It is Election day. We all know the debate: Obama and change OR Mccain and the same but lets not forget about these 3 ballot questions...
The 1st question is the one that most people are torn on. More money in your pocket but then the government will tax you somewhere else? I'M VOTING NO
The 2nd question is a little bit easier. Decriminalizing a plant? I say Legalize it and tax that sonofabitch!!! I'M VOTING YES
The 3rd question is a moral question. Some believe that the dogs are treated unfairly. I know some people are animal lovers and think its inhumane to race the dogs but as you can see From 2000 to 2007, these tracks paid over $40 million to the commonwealth in commissions and fees
, if you get rid of the track then thats almost 6 million a year that the state is no longer receiving...I'M VOTING NO
Ballot Question 1: State Personal Income Tax
This proposed law would reduce the state personal income tax rate to 2.65 percent for all categories of taxable income for the tax year beginning on or after Jan. 1, 2009, and would eliminate the tax for all tax years beginning on or after Jan. 1, 2010.
The personal income tax applies to income received, or gain realized, by individuals and married couples, by estates of deceased persons, by certain trustees and other fiduciaries, by persons who are partners in and receive income from partnerships, by corporate trusts, and by persons who receive income as shareholders of “S corporations” as defined under federal tax law. The proposed law would not affect the tax due on income or gain realized in a tax year beginning before Jan. 1, 2009.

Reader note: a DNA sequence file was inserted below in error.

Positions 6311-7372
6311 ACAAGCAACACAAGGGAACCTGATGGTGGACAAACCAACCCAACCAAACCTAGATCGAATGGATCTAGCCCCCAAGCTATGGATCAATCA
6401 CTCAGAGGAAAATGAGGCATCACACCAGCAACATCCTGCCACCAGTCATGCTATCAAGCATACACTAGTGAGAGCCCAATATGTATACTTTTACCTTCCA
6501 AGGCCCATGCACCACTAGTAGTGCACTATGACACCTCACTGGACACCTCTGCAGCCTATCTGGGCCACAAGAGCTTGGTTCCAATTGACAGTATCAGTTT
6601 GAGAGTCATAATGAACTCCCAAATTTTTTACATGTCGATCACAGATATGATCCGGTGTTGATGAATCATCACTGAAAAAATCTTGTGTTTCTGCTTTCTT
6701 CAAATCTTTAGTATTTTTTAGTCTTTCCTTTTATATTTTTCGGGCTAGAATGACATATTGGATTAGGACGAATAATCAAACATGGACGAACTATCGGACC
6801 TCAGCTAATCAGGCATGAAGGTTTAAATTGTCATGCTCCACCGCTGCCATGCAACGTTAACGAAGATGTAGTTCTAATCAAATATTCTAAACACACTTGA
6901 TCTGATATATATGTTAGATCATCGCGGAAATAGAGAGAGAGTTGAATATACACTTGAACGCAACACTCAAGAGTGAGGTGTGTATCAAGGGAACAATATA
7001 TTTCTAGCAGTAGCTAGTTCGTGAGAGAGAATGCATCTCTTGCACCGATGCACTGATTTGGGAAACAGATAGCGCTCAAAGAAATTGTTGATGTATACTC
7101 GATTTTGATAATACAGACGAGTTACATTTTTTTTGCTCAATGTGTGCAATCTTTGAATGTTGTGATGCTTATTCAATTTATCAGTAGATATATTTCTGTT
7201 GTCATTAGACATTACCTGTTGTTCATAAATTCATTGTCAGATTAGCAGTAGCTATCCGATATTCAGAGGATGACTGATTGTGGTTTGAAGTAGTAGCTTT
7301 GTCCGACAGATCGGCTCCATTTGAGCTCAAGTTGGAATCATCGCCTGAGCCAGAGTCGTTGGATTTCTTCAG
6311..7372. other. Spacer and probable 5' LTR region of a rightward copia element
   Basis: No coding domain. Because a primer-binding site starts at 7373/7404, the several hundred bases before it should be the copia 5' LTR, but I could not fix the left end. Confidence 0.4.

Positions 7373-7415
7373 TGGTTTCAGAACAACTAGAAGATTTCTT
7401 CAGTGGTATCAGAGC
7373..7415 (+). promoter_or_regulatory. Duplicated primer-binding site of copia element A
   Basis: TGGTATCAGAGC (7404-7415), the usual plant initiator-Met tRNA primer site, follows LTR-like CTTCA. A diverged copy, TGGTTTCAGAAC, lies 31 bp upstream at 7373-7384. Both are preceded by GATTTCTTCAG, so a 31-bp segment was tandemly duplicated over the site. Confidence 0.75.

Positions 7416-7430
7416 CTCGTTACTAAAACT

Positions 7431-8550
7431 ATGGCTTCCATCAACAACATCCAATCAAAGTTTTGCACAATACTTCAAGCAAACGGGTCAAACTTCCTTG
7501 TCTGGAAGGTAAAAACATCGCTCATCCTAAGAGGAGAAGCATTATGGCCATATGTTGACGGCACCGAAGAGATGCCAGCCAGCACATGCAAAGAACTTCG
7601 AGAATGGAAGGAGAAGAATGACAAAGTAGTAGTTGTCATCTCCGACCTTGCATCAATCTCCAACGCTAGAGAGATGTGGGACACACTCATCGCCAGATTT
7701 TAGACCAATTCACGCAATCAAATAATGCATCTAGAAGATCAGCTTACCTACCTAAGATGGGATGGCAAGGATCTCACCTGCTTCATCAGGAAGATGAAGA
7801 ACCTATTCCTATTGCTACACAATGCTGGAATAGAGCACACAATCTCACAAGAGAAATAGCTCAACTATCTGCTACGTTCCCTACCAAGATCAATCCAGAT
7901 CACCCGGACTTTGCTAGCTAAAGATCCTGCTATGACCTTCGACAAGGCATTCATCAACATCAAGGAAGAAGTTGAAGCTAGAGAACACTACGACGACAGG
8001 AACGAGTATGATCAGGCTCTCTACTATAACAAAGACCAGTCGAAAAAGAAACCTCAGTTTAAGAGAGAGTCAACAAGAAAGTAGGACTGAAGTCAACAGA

The proposed law states that if any of its parts were declared invalid, the other parts would stay in effect.
A “YES” vote would reduce the state personal income tax rate to 2.65 percent for the tax year beginning on Jan. 1, 2009, and would eliminate the tax for all tax years beginning on or after Jan. 1, 2010.
A “NO” vote would make no change in state income tax laws.
Ballot Question 2: Possession of Marijuana
This proposed law would replace the criminal penalties for possession of one ounce or less of marijuana with a new system of civil penalties, to be enforced by issuing citations, and would exclude information regarding this civil offense from the state’s criminal record information system. Offenders age 18 or older would be subject to forfeiture of the marijuana plus a civil penalty of $100. Offenders under the age of 18 would be subject to the same forfeiture and, if they complete a drug awareness program within one year of the offense, the same $100 penalty.
Offenders under 18 and their parents or legal guardian would be notified of the offense and the option for the offender to complete a drug awareness program developed by the state Department of Youth Services. Such programs would include 10 hours of community service and at least four hours of instruction or group discussion concerning the use and abuse of marijuana and other drugs and emphasizing early detection and prevention of substance abuse.